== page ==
“. . . to describe something, to discover its genesis, to note the relationship of things to each other, to seek to throw light upon them” —that, I think, sums up the critic’s prime obligations to his readers.  And “. . . the ignorance and malevolence that one always finds united by some mysterious bond in most of the judgments that are passed upon the arts” —that I think adumbrates the major offenses of which the critical gentry are sometimes guilty.  The world of jazz has been subject to harrowing attacks—not always malevolent, but often ignorant, and just about never well-informed, rarely noting “the relationship of things to each other.”  Uncertainties continue to prevail in the average man’s approach to jazz and jazz criticism.  We have reached a point in the speedy maturation of jazz where it is necessary, therefore, to declare working critical principles. Not only must standards be named, but they must be referred to clearly and relentlessly.

In our time it has become fashionable to assert the eternal, truth of the proposition that there is no eternal truth.  The concomitant of that antidogmatic dogma is that there is no verifiable good or bad.  And the inevitable conclusion of that pair of premises is that there is no way of ascertaining the value of a work of art.  There are no guides, really, no standards, no criteria; there is only “taste,” according to this view.  And taste varies directly with the number of people in the world, all of whom, of course, though they have no standards by which to like or dislike anything, know what they like.  By the simplest sort of deduction it becomes apparent that judgment is impossible, that criticism is unnecessary, and that critics are intolerable.

I start the other way round.  Perhaps as a self-apologia, perhaps as a result of a naïve faith, but also because I cannot accept the chaos of such a ruthless relativism, I believe that music critics have the obligation to justify the ways of musicians to men.  Many jazz musicians believe—they have more than an opinion about their music; they have a fierce faith in what they are doing.  For those who are conscious of the direction they have taken, it is always possible to name and to define proper and improper procedure in jazz.  I use these moral terms advisedly, for musicians have set standards for themselves with all the zeal of churchmen, and they have attempted to convert others to their position with all the superhuman strength of reformers.  Such a setting of standards and such a drive for followers characterized the rise of bebop.  Such a plotting of problems and suggestion of solutions identify the working method of the Lennie Tristano school of jazz.  For jazzmen, as for painters and poets and architects, there must be a declarable end, and there must be a definable means of arriving there.  It is my conviction that all the significant sounds of jazz have been produced as a result of some conscious merger of the three principles suggested above—profundity, freshness, and skill.  The exact extent to which the vital men and women of jazz have been aware of this triangular relationship is certainly beyond proof.  But a serious discussion with any of them at any important point in their careers would have yielded and will yield a clear demonstration of such concerns.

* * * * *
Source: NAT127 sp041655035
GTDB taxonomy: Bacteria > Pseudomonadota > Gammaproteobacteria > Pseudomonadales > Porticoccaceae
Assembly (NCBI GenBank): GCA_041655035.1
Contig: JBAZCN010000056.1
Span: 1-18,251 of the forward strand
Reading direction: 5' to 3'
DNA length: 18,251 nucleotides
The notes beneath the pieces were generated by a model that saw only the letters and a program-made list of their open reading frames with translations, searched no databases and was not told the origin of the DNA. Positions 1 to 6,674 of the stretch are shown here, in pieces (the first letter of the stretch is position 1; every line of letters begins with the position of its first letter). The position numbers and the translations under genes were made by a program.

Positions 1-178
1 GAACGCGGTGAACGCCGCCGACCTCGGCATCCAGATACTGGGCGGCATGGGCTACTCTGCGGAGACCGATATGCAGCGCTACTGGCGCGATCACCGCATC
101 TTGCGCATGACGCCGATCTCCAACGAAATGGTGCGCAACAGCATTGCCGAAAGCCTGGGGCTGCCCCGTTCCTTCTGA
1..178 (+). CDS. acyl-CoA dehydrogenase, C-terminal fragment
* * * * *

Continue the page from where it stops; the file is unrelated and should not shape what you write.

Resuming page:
Now profundity, freshness, and skill, no matter how irrefutably discernible in the work of a jazzman, do not all by themselves produce finished masterpieces.  The three elements must be joined together by some reactive force which assures a tight reciprocal relationship among them.  In jazz, again as in most of the arts, there is, I think, no trouble in naming that reactive force.  As it operates in each musician as an individual it can be called intuition; as it operates among a group of musicians playing together it can be called tension.  In one of his most lucid passages Aristotle explains that intuition occurs when the mind is in direct contact with itself, when the subject of thought and the thinking process are identical, without any external object as a middle term.  [See Aristotle, De Anima, Book III, Chapter 4.—A. F.]  This seems to me an excellent description of intuition as its enormous constructive force is felt by the jazz musician.  Carrying this description along to the realm of collective improvisation, one may say that tension, in the particular sense in which I am using the word, occurs when one musician’s mind is in direct contact with another’s—and perhaps another’s, and still another’s.